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The inside track on marketing aesthetic services to men

Article-The inside track on marketing aesthetic services to men

man face injection

At the practice level, growing the male patient population has mostly relied on word-of-mouth and referrals from wives and significant others. At the industry level, manufacturers have started supporting this mega trend by rolling out male-centric marketing campaigns to capture this audience and expand the patient pool.

“A lot of manufacturers are doing direct-to-consumer marketing directed at men,” stated Jason D. Bloom, M.D., a facial plastic and reconstructive surgeon in Ardmore, Pa. “The increasing availability of non-surgical procedures that are safe and have no downtime is an important factor, as well.”

In recent years, Dr. Bloom’s male patient base has grown from 10% of his practice to around 15%. “More men have been coming in the last few years because cosmetic treatments have become more acceptable and it is not taboo for a man to get neurotoxin or dermal filler injections,” he stated. “Among Baby Boomers, men want to stay competitive in an increasingly aggressive job environment and that is driving a lot of them.”

According to Suneel Chilukuri, M.D., F.A.A.D., F.A.C.M.S., a dermatologist and dermatologic surgeon in Houston, Texas, who has also experienced a large increase in male patients, gateway procedures that attract men are the ones to actively market both internally and externally. “Body shaping and skin tightening are big, along with neurotoxin and/or dermal filler injections, gynecomastia, hair regrowth or removal, tattoo removal and physician-dispensed skincare,” he said.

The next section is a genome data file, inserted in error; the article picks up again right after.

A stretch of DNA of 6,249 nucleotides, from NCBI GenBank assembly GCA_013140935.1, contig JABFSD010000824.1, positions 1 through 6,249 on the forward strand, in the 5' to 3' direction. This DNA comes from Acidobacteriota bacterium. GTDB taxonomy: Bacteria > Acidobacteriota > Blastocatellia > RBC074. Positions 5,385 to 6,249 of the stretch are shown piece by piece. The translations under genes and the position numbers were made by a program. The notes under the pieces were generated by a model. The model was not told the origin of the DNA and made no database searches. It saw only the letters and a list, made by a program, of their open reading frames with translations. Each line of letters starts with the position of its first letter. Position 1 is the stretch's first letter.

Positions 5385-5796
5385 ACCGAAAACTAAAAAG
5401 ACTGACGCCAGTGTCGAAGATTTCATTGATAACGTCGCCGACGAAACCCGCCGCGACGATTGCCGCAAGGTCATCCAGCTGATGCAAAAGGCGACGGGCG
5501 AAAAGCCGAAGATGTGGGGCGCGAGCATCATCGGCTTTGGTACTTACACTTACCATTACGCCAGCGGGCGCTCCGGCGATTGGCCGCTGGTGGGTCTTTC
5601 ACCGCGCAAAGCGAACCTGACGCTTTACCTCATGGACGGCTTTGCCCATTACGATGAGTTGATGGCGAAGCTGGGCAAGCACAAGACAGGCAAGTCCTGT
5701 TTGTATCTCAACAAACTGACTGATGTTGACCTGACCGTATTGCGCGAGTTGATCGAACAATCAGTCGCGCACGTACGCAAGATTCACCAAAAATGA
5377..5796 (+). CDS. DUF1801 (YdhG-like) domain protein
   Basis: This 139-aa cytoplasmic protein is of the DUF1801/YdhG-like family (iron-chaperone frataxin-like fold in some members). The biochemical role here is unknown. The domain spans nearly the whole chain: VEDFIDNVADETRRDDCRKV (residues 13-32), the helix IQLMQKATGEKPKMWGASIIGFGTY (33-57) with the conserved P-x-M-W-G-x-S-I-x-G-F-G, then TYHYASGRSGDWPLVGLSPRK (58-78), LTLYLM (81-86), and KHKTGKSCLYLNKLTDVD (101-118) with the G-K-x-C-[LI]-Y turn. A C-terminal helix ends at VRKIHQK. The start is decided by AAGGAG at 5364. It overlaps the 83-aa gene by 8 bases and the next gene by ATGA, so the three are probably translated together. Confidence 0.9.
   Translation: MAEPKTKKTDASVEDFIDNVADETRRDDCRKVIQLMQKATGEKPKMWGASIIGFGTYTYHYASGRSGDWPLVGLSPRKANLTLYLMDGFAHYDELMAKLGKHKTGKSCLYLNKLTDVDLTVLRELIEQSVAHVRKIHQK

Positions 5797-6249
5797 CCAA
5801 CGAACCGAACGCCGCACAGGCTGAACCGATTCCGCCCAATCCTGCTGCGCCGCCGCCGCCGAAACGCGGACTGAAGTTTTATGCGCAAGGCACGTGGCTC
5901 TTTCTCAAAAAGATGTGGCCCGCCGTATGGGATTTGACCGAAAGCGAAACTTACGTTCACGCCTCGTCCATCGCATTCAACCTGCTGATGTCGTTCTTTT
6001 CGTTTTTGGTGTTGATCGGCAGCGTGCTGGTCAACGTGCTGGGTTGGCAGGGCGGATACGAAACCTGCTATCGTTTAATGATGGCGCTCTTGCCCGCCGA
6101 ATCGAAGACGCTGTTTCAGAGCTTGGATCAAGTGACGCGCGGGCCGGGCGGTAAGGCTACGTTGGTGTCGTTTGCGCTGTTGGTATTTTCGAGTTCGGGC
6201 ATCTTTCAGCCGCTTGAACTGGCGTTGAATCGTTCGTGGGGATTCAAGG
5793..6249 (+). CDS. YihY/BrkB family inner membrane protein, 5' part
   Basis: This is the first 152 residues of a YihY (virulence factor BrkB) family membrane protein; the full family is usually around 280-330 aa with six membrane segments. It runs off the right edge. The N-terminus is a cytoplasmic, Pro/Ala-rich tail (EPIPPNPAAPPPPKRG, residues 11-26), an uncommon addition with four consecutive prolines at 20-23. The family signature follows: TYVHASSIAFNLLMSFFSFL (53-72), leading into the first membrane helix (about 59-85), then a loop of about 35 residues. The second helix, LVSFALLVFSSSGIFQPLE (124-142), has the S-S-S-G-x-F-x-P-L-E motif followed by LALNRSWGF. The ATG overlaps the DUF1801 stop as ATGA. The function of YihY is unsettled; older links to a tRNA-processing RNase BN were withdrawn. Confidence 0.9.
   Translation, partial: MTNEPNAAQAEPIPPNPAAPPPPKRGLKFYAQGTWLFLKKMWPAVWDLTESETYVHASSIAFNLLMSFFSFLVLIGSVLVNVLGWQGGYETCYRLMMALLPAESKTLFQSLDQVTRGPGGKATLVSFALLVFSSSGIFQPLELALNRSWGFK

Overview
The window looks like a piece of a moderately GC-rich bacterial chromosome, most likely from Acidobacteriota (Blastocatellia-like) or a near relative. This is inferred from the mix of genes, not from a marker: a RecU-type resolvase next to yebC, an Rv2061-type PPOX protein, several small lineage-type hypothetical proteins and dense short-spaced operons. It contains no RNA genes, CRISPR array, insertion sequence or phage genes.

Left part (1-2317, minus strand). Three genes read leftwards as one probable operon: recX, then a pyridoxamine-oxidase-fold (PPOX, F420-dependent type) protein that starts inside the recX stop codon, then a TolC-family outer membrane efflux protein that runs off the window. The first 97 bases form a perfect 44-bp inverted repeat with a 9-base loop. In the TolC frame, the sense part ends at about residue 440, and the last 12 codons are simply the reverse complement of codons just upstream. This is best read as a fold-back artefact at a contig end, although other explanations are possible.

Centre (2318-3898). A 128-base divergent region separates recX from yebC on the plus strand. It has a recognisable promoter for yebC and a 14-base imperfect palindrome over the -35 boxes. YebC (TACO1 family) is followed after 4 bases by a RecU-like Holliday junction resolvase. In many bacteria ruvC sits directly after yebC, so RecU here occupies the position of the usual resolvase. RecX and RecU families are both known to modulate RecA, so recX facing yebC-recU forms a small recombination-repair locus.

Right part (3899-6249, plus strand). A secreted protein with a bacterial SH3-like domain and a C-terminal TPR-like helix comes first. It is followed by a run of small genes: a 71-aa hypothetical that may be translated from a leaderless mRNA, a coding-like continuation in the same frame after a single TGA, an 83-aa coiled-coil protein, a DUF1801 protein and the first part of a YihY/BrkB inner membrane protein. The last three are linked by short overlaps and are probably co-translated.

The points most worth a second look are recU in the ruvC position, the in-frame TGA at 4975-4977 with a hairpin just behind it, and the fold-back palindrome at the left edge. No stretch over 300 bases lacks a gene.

The appropriate place to start when creating a male-centric marketing plan is for practitioners to recognize that men have
different priorities than women, stated W. Grant Stevens, M.D, F.A.C.S., a plastic surgeon in Marina Del Rey, Calif., who developed Marina Man-Land, a “man cave” built into his clinic.

The phenomenon of specialized “man caves,” as well as the use of separate clinic entrances and even treatment rooms, has developed into a fruitful marketing hook that caters to this growing patient population. “Our Man-Land is a cross
between a sports bar and a cigar lounge,” said Dr. Stevens. “My goal was to make it feel like the bar at The Lanesborough
Hotel in London.”

Dr. Stevens’ success was not a matter of chance. Targeting the male patient involved market research work, as well, he said. “When I started on the Marina Man-Land project, I interviewed over 100 men and received over 200 questionnaires
filled out by men. I built my marketing around the responses received from this questionnaire.”

In the process, Dr. Stevens was able to confirm the treatments that he would market directly to men. “For instance, men want more hair on their head; they want less hair on their back. They want to have a V-shaped face, a smaller waist and bigger shoulders. Some of my male patients are starting to venture into IPL and other energy-based treatments. A lot of men have brown spots and they want to get rid of them,” he said.